Two words: It Sucked. I didn't expect anything different....
Here's my advice for those having the same misfortune of being illegally kicked out of your home by your landlord and going to the rental court: Bring someone fluently Arabic-speaking. Plan to be there at around 8 am on the day of your hearing.
Hawalli Rental Court is no picnic. Nothing is apparent. 2/3 of the inhabitants of Kuwait are not Kuwaiti. Many of the population do not read or speak Arabic. A large number of people filing cases in rental court these days are expats. Why? Because Kuwaitis are harder to kick out and the norm these days is kicking out your tenants so you can make more money off the next expat. Anyhoo, we are in an Arabic speaking-country. The court system is all in Arabic. Unfortunate, but true.
I have a "lawyer". Ha ha. I say that with a bit of irony because here is the latest scam: law STUDENTS posing as lawyers. They look around for a friend or a relative who has been practicing law for 2 years. This will allow them to open an office and get a license to practice law under the 2-year-experienced-lawyer's name. 2 year guy rarely works there - if ever. So, you get a law student and, in my case, a bunch of Egyptian lawyers who technically aren't supposed to be able to stand up and represent your case in court. But guess what? My law STUDENT sent one.
So many many many layers of BS....
Even finding your way into the parking lot at the court is a mystery. I spoke Arabic to the Arabic speaking Arab parking lot attendant, asking him (in Arabic) if I was in the right place for the rental court. He asked me to speak Arabic. Sigh. He did not direct me to the barking lot. In fact, he didn't even want to allow me to make a U turn out of the lot I had turned into. It was obvious from the 1/2 mile long line of honking cars behind me that I couldn't back out. He was phoning for a supervisor when I frantically made hand signals to show him where I was going.
When you finally make it to the multi-story barking garage (drive past the court on the main road and the entrance is on the right), you make your way to the first building with a blue sign that says (in English and Arabic), "Legal Services Department". You must ask at the reception desk where to go to be told what floor and court number your case will appear for the day. When you enter the room, there is a number machine with 2 choices (in Arabic). I hit one; no clue what they said. I explained in Arabic to the clerk what I wanted, handed him my civil ID card and he wrote down the information (in Arabic) and handed it to me. It included my case number, the floor number and the hearing room number.
I went to the floor. I found the hearing room (all signage is in Arabic) after asking around. I then asked how I could find out what order my case would be heard (you are given numbers, not timings). There is a big digital screen (in Arabic). Any of the guys wearing badges with the scales of justice on them are lawyers. You can usually pick out the sharper ones; ask one of them to help you find your number on the screen (using your civil ID as a guide). I was lucky 14.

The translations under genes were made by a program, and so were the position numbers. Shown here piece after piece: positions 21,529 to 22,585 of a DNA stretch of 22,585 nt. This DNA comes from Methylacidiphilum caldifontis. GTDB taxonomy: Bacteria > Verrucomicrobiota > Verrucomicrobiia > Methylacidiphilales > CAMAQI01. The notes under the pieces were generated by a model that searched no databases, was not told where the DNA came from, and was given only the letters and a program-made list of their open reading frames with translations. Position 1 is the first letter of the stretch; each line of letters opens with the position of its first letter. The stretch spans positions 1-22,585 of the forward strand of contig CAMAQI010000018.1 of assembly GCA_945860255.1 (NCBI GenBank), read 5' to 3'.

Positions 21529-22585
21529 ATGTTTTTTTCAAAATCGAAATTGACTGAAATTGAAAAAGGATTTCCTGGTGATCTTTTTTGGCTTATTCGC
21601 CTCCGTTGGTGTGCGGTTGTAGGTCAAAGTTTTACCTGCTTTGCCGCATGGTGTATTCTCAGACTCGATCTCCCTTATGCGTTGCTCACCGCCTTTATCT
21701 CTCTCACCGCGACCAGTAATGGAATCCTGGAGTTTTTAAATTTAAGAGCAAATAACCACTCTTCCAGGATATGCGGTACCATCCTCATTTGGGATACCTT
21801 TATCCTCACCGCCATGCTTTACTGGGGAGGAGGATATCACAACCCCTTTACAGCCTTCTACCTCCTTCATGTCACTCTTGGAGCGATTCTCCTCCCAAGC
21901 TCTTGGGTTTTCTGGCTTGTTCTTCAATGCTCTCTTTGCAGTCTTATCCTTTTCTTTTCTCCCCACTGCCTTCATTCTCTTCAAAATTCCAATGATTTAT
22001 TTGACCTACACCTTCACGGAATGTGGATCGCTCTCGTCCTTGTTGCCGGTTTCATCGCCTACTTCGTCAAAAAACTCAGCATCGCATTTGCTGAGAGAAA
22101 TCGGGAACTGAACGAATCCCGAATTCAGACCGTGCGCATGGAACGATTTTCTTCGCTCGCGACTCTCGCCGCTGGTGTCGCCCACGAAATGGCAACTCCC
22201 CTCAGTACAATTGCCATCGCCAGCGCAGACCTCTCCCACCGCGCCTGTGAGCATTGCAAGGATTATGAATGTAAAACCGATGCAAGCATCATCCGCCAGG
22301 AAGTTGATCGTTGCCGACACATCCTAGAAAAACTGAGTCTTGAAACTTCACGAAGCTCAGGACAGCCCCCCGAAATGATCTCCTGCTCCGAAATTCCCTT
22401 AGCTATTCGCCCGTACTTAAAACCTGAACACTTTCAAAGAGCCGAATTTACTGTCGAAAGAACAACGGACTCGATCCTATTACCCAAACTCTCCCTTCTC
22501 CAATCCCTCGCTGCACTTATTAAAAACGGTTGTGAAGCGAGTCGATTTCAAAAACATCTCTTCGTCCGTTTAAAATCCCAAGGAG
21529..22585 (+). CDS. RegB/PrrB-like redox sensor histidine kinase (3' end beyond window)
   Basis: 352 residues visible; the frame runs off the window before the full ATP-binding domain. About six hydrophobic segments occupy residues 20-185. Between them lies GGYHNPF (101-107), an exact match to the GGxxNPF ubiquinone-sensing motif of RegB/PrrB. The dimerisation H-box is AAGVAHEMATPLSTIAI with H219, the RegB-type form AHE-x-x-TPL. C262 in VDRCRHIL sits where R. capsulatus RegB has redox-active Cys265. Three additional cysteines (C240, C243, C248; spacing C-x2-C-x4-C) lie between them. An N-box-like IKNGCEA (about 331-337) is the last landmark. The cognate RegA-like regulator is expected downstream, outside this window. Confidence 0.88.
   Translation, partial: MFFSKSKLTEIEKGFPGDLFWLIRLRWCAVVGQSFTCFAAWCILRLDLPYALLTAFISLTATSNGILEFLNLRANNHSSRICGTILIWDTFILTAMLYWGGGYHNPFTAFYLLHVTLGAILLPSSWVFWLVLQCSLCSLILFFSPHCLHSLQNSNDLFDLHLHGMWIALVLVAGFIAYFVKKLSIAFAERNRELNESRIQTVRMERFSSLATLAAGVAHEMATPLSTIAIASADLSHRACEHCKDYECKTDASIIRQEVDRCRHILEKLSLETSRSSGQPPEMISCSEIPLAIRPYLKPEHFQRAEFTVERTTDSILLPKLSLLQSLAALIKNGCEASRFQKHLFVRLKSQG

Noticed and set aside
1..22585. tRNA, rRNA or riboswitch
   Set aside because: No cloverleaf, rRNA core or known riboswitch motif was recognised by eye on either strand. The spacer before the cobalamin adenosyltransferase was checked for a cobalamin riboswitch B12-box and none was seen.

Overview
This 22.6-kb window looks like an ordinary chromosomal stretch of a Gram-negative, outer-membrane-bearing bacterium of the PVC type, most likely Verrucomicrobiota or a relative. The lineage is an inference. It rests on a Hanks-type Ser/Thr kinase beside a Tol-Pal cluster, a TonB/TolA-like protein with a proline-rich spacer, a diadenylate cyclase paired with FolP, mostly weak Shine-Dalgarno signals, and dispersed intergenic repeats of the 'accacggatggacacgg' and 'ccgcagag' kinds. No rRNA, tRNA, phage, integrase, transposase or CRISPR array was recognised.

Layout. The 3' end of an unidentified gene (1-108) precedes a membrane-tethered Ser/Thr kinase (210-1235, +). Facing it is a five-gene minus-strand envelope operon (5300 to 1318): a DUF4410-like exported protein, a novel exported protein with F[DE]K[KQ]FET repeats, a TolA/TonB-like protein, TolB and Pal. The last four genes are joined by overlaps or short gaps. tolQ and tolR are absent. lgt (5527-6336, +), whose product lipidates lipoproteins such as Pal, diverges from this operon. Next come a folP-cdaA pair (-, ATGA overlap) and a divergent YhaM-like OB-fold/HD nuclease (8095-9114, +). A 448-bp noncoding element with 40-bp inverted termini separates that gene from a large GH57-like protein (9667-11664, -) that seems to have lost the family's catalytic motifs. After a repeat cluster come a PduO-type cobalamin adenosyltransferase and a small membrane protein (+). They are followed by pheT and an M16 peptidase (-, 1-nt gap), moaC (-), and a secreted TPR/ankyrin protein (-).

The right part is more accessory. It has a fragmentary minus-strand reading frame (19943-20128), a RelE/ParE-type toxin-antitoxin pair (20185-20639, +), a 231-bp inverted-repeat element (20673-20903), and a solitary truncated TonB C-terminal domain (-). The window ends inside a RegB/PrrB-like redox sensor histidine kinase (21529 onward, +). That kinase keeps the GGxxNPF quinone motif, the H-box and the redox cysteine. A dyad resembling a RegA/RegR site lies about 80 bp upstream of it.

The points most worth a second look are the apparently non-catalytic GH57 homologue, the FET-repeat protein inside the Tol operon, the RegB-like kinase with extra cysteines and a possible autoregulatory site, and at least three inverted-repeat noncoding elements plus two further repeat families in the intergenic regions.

Some of the hearing room attendants bark out the numbers (in Arabic). Sometimes you have to go and sit in the hearing room (which is difficult because they are packed with people waiting their turns).
I don't think this system is fair to people participating in hearings - OR to the judges and court case workers. It puts too much pressure on the system. When my number was called, I had a friend translating (a lovely lawyer who just happened to be in the building that day). Neither of us got a chance to speak. I made one statement, pointing at my "representative" who I had never seen before, "THAT is not my lawyer. I don't know who that guy is. Where is the Kuwaiti lawyer?" The judge said, in English, "It's ok." Uh noooo, it was NOT ok. I never discussed my case with that person. How could they "represent" me if they knew nothing about my case. (They don't care - they're getting paid a a fee to complete the case. This makes me ponder if it is better to pay an hourly rate or one lump fee. I still think one fee is better.) It was over in less than 5 minutes. She didn't have time to translate until it was over - and then I was shocked at what my "representative" asked (he asked that the apartment be site inspected. I moved out in May of 2015. God knows how many people have walked through there since!) They kicked us out of the hearing room because I was arguing with my "representative".
Today I fired my STUDENT lawyer after she yelled at me paying customer) for half an hour on the phone yesterday - demanding to know who my translator was; stating that the basically-mandoob-rep she sent hadn't done anything incorrectly, yada. She has never given me a complete copy of my case file. I sent her a letter asking for all of my documents - in detail. This is lawyer #2. The first guy took 100 KD and never returned my phone calls!
Why am I pursuing this case? Because what they did to me was WRONG. It literally forever changed my belief in Kuwait and Kuwaiti people. I have loved this country for many years and they jaded that. I had no idea that such awful people existed here. What happened to me last year was heinous. It was intentionally. It was a violation in a series of terrible violations. And I did nothing wrong. My parents always told me to stand up for what I believe in. I NEED to fight this. Yes it is costing me a lot of money. When I finally do leave Kuwait, I don't want to believe that everyone is bad because of circumstances at the end. I really want someone to prove that there are good people and it can have some kind of a good outcome. And I don't want those horrible people to be able to do it to anyone else less fortunate than I am. I want them to feel it and remember it.